Written and used by the people of Eshnunna: 1800 BC.
Commentary and source:
- The Laws of Eshnunna by Reuven Yaron
…. on the 21st day …. of Ellil, the … god …. the kingship of Eshunna …. so that into his father-house …. (and when) Supur-Samas …. across the Tigris … (same) one year were seized with mighty (force of) weapon.
- 1 kor barley for 1 shekel silver
- 3 qa rustum oil for 1 shekel silver
- 1 seah (and) 2 qa sesame oil for 1 shekel silver
- 1 seah (and) 5 qa lard for 1 shekel silver
- 4 seah “river oil” for 1 shekel silver
- 6 minas wool for 1 shekel silver
- 2 kor salt for 1 shekel silver
- 1 kor potash for 1 shekel silver
- 3 minas copper for 1 shekel silver
- 2 minas wrought copper for 1 shekel silver
- 1 qa sesame oil sa nishatim 3 seah (is) its barley
- 1 qa lard sa nishatim 2 seah (and) 5 qa (is) its barley
- 1 qa “river oil” sa nishatim 8 qa (is) its barley
A wagon together with its oxen and its driver: 1 pan (and) 4 seah barley (is) its hire. If silver — 1/3 shekel (is) its hire. All the day he may drive it.
The hire of a boat (per) 1 kor (of capacity, is) 2 qa, and … qa (is) the hire of the boatman. All the day he may drive it.
If a man ina nullani seized a boat (which was) not his — 10 shekels silver he shall weigh out.
2 seah barley (is) the hire of a harvester. If silver — 12 grains (is) his hire.
1 seah barley (is) the hire of a winnower.
Should a man give 1 shekel silver for harvesting to a hired man; if he (the worker) was not ready for him, and did not at all harvest for him the harvesting — 10 shekels silver he shall weigh out.
1 seah barley (is) the hire of a donkey, and 1 seah barley (is) the hire of its driver. All the day he shall drive it.
The hire of a hired man (is) 1 shekel silver; 1 pan barley (is) his provender. One month he shall serve.
From the hands of a slave or of a slave woman a tamkarum or a sabitum silver, barley, wool, sesame oil adi mad/tim shall not receive.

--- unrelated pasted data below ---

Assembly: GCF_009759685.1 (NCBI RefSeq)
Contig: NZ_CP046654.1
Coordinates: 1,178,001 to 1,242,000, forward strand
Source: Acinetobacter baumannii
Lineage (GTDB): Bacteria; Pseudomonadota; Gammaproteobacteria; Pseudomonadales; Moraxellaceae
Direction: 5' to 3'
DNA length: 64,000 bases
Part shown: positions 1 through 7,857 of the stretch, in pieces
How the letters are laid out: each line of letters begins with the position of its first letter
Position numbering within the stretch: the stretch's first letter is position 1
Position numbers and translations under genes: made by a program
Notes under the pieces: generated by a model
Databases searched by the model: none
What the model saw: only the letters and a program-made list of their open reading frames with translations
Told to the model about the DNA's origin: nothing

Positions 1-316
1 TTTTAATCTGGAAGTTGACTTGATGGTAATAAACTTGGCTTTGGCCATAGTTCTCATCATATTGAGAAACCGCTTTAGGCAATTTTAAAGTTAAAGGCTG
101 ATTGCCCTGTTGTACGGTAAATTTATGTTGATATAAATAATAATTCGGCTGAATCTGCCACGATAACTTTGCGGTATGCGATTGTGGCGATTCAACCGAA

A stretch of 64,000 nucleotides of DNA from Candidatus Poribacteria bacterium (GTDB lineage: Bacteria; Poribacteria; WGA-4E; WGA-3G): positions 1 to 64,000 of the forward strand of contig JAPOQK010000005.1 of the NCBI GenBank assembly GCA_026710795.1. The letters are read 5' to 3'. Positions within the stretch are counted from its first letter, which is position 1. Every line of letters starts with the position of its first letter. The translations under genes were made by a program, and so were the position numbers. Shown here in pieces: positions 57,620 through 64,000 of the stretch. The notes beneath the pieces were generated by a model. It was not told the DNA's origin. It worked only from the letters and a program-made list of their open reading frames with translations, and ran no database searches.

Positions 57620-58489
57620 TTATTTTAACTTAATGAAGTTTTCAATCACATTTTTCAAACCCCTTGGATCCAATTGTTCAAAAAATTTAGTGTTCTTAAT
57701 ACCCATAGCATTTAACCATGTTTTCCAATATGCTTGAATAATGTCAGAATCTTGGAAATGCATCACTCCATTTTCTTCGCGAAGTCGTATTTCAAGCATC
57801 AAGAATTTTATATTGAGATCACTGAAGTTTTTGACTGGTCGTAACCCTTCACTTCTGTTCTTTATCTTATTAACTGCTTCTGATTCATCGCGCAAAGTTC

A coparcener son of a man, or a slave, shall not be given credit.
Should a son of a man bring bride payment to the house of his father-in-law:
(i) if of the two one went to the fate, the silver to its owner indeed shall return;
(ii) if he took her and she entered to his house, (and) either the groom or the bride went to the fate, whatever (one) has brought, (one) will not cause to go forth; its excess only (one) will take.
1 shekel — one sixth and 6 grains interest will bear; 1 kor — 1 (pan and) 4 seah of barley interest will bear.
A man, who will give for its equivalent, at the threshing floor will collect.
If a man claimed (his bride) at the house of his father-in-law, but his father-in-law wronged him and gave his daughter to [another] — the father of the daughter the bride payment he received shall twofold return.
If a man brought bride payment for a man’s daughter, but another without asking her father and/or her mother, forcibly seized her and deflowered her — (it is) a case of life indeed; he shall die.
If a man took a man’s daughter without asking her father and/or her mother: –
(i) and also (subsequently) did not fix marriage feast and?/or? contract for her father and/or her mother, — should she (even) dwell in his house the days of one year, (she is) not “a wife”.
(ii) If he (subsequently) fixed contract and?/or? marriage feast for her father and/or her mother and took her, (she is) “a wife”. The day in the lap of a man she will be seized, (one) shall die, shall not live.
If a man has been [made prisoner] during a raid or an invasion, or has been carried off forcibly, (and) [dwelt] in another land for a l[ong] time, another indeed took his wife and she bore a son: whenever he returns, his wife he may [take back].
If a man hated his city and his master and fled, another indeed took his wife: — whenever he returns, to his wife he shall have no claim.
If a slave woman of the palace her son or her daughter gave to a subject for upbringing, the son or the daughter whom she gave the palace will take away; and the taker, who took the son of the slave woman of the palace, his equivalent to the palace shall replace.
If a man gave his goods to be held, and the naptarum who holds them causes the goods to be lost — the house not having been broken into, the threshold not having been scraped off, the window not having been torn out — the naptarum shall replace the goods to the man. If the napatarum‘s house was plundered, loss of the owner of the house was incurred — the owner of the house shall in the house (in the gate) of Tispak swear to the man by god: “Together with thy goods my goods were (verily) lost, I have not done evil and fraud.” He shall swear to him, and nothing upon him he shall have.
If one of the brothers will sell his share, and his brother wishes to buy, the average (price) of another he shall pay in full.
If a man become impoverished and sold his house — the day the buyer will sell, the owner of the house may redeem.
If a man bought a slave, a slave woman, an ox, or (any other) purchase, however much it be, and has not established the seller — he himself is the thief.
If an ubarum, a naptarum, or a mudum will give his beer, the sabitum at the current rate the beer to him shall sell.